If you want a passport in Pakistan, you wait in line – possibly for hours. You might get to the passport office at the crack of dawn to avoid the queue. The process might be unclear, and there might be people – “agents” – waiting outside the office, offering to help: “For a few hundred rupees, I can fast-track your application.”
The government of Pakistan is trying to fix these problems, including the requests for bribes, rude treatment, and inefficient processing. Their approach is simple and creative and made possible because there are an estimated 123 million mobile phone users in the South Asian nation – about 64 percent of the population, according to the Pakistan Telecommunication Authority.
Beginning this fall, staff at each of the passport office’s 95 locations began collecting the cell phone numbers of all passport applicants. Shortly after each visit, the central headquarters sends the applicant a text message: “Did you face any problem or did someone ask you for money?”
“What we try to do through this service is to reach out to the applicants and get feedback right from the source itself,” said Usman Bajwa, director general of Pakistan’s immigration and passports division. “To me, that is the most authentic feedback on the quality of service that’s provided.”
And the applicants are giving feedback in thousands of text messages – around 25,000 per month. Many of the responses are positive, but the office tracks most closely those that have to do with corruption or staff attitude: “I went after the office time and I was asked by agent to give 1000 rupees,” said one visitor to a Bahawalnager office.
“Nothing is organised in the passport office. Everyone is taking money to provide you services,” said an applicant who visited a Faisalabad office.
“I was the first person in the line before the passport office opened. But due to people bribing officials and security guards my token number was pushed back to 25,” said a third respondent in Lahore.
Cell technology has been used to successfully improve service delivery in Pakistan before. In Lahore in 2012, for example, municipal health workers used cell phones to track mosquito control efforts and cases of Dengue fever. Thanks to the data collected, the government was able to make health workers more accountable for their prevention efforts and better target insecticide spraying. Dengue-fever-related deaths went from 350 to zero.
In the Punjab province, one civil servant’s efforts to deter bribe-seeking has evolved into a service-monitoring program that sends 12,000 text messages daily to recipients of government services such as driver’s license issuance, land registration, and income assistance. More than nine million citizens have been contacted, and more than a million have responded.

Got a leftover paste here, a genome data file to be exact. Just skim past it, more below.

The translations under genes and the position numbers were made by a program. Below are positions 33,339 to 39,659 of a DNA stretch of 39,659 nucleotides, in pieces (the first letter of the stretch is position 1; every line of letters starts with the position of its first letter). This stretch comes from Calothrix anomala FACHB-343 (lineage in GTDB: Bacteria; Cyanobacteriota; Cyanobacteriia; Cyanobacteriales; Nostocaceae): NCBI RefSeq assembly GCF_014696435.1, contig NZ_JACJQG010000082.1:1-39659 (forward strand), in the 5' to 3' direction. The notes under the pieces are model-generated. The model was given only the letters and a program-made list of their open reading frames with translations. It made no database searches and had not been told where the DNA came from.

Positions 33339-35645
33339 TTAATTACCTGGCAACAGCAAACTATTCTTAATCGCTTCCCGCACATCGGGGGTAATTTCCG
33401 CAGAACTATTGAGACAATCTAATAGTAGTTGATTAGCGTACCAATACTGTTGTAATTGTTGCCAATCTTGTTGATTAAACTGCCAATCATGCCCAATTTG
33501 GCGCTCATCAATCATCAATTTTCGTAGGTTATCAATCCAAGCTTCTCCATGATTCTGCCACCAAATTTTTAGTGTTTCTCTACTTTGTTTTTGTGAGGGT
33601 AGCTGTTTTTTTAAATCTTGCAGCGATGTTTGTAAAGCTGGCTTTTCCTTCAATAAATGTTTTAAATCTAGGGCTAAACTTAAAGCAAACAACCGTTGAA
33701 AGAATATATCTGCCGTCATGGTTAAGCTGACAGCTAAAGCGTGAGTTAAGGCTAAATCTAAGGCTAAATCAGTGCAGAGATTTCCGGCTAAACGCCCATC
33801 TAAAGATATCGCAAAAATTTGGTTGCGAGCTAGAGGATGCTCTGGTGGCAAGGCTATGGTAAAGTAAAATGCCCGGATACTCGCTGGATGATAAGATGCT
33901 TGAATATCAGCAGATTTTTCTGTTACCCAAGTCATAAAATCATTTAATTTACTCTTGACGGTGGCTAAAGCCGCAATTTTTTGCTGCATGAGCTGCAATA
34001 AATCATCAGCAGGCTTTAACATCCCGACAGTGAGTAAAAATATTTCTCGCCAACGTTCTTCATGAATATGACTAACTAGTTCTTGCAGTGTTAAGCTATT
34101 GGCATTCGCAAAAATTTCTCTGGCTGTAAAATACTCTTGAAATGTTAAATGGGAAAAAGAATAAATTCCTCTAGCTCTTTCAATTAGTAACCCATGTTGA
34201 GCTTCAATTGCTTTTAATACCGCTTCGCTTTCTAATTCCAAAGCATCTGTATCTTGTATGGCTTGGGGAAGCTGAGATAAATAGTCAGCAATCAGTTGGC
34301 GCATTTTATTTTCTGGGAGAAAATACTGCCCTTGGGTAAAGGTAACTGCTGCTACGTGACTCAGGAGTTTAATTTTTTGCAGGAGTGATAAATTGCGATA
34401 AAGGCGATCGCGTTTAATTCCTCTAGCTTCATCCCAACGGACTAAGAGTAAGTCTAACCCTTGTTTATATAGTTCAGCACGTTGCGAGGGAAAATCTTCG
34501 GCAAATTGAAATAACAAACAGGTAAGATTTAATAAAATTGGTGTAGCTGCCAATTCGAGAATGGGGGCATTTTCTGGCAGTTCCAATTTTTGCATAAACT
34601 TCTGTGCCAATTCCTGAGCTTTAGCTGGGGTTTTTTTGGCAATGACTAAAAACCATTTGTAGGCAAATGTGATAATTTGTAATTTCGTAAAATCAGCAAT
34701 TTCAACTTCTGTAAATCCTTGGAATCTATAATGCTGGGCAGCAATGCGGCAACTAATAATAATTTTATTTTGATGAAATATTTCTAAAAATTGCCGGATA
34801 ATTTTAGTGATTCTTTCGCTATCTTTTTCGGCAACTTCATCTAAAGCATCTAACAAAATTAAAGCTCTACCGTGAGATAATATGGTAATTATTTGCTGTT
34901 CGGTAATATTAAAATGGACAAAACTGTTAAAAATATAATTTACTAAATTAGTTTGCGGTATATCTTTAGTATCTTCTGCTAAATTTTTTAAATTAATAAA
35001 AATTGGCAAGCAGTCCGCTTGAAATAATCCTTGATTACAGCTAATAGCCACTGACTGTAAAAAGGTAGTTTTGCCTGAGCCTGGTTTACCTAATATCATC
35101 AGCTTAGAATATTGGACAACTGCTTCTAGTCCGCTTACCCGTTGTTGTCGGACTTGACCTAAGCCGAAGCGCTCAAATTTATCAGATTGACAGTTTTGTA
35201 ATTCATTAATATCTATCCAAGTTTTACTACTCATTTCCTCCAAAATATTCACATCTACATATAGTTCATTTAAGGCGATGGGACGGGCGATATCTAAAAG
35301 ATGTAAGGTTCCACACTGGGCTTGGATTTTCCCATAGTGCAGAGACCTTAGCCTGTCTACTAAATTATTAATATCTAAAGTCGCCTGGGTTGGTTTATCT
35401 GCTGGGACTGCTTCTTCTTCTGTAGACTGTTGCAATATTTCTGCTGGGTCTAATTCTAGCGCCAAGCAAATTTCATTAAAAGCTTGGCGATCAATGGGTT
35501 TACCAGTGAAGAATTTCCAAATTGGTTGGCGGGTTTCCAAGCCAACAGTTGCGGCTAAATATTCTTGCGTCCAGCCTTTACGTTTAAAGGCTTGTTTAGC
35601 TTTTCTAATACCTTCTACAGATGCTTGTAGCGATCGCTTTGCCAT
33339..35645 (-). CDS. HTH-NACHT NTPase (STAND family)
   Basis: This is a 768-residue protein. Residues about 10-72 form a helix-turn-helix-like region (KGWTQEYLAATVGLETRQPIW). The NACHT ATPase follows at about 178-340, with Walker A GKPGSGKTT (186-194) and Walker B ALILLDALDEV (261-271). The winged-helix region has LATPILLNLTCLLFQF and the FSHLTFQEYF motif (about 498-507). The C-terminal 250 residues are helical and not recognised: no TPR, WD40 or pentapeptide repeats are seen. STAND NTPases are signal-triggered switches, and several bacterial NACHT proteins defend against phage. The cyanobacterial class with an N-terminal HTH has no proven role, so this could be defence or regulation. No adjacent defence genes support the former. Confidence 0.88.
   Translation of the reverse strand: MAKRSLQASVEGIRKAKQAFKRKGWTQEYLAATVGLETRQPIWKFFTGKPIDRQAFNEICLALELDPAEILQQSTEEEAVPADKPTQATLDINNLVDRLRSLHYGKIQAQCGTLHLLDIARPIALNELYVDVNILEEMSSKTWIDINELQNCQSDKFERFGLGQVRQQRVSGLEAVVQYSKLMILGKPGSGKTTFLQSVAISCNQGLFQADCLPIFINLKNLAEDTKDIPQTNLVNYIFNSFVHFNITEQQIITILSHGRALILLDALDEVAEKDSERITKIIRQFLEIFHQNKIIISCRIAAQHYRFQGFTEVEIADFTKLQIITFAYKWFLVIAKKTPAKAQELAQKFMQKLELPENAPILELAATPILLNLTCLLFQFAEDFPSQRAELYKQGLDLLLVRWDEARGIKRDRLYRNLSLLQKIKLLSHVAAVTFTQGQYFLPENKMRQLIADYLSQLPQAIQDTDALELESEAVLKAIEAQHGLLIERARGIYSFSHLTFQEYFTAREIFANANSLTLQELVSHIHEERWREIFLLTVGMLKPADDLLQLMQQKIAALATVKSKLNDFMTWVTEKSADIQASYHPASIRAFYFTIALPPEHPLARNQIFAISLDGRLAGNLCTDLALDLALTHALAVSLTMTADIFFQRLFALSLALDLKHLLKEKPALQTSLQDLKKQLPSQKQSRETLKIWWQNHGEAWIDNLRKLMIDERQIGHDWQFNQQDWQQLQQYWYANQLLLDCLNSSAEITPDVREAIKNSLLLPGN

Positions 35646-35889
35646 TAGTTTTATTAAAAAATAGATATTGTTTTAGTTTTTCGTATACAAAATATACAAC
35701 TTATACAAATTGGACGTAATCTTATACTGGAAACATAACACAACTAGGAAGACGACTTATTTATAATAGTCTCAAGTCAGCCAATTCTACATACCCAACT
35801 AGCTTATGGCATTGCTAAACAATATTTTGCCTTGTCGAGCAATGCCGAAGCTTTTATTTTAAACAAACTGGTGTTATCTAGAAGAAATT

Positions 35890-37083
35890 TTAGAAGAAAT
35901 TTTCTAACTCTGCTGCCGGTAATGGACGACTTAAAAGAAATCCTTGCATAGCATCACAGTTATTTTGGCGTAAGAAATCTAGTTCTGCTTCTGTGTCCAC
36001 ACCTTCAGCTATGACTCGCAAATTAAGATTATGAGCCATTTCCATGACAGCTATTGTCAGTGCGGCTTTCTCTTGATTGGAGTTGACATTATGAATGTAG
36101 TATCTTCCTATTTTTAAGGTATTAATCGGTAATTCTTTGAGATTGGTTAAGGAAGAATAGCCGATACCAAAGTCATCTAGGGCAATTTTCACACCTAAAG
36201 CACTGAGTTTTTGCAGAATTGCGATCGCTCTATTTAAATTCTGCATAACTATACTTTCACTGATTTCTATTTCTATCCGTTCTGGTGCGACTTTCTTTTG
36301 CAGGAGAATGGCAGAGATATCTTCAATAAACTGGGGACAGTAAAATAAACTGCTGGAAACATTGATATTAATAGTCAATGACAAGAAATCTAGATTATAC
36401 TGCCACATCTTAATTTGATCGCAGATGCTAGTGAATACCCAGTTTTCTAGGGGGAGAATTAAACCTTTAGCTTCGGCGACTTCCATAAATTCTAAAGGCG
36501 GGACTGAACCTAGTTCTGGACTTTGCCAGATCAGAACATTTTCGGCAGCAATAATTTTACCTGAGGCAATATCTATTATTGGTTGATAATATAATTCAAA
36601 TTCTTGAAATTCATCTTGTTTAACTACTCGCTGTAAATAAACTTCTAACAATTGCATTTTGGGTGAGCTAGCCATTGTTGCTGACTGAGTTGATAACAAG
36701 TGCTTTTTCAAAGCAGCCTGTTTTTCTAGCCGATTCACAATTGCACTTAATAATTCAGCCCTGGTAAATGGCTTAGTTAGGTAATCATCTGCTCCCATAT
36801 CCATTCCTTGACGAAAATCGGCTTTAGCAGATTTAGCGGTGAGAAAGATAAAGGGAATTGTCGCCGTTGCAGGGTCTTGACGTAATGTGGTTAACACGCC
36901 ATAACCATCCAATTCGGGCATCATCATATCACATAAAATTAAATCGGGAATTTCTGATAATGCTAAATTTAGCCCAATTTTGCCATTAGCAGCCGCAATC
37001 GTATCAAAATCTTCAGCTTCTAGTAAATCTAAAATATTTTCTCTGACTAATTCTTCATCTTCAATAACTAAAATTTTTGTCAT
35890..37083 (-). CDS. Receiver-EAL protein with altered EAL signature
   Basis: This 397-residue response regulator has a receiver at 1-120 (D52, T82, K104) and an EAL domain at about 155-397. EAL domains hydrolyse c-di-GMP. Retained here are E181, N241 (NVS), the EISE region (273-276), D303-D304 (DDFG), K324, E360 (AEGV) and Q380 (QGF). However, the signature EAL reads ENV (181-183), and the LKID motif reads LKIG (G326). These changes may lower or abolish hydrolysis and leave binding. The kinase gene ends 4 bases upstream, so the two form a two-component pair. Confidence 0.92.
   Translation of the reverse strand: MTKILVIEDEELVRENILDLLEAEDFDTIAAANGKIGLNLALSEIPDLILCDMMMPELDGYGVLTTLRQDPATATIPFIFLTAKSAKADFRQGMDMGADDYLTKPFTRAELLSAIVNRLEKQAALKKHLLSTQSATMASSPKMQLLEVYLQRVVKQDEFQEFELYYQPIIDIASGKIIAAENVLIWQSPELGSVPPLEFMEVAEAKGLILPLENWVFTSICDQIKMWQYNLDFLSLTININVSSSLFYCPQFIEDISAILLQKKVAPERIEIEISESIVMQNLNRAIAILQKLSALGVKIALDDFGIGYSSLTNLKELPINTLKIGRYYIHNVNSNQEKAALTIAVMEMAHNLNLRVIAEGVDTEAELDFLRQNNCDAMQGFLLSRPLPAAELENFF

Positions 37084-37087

That civil servant, Zubair Bhatti, first driven by a desire to protect citizens from bribe requests, is now a senior public sector specialist at the World Bank. He has been working with the Punjab government, the national passport office and others to increase government accountability and improve service delivery through the use of cell phone outreach. He believes this approach has promise because it shows that the government is trying to improve itself, rather than reacting to change pushed by civil society or individual citizens.
“This is not your usual helpline, hotline,” Bhatti said. “Because most countries already have it. People have been writing letters to emperors and kings for [hundreds of] years. There’s nothing new in that. But the emperor reaching out to the citizen. That’s new.”
Bhatti said the approach has value partly because it builds trust in a country that doesn’t see a lot of proactive engagement by the government. He said that many citizens are simply happy to be asked for their feedback. This has also been evident in Albania, where the World Bank is supporting a replication of the Pakistan citizen-feedback approach.
Bajwa, of the passport office program in Pakistan, said this is the first nation-wide initiative of this type. He said that when his division received individual complaints, responses would be slow, and often the complaints would get buried. Now, the network of 95 offices, which sees between 10,000 and 15,000 applicants daily, collects data that is analyzed in the central headquarters. Certain complaints, including allegations of corruption or rude behavior by staff, merit follow-up calls.
And a monthly report prompts action. After just two months of data monitoring, Bajwa has reassigned two heads of passport offices, and delivered warnings to 25 lower-level officers.
“The staff working in the passport offices is now more aware that any applicant who walks into that office will have an opportunity to respond to an SMS from the Director General itself and to give us feedback directly to the headquarters,” he said.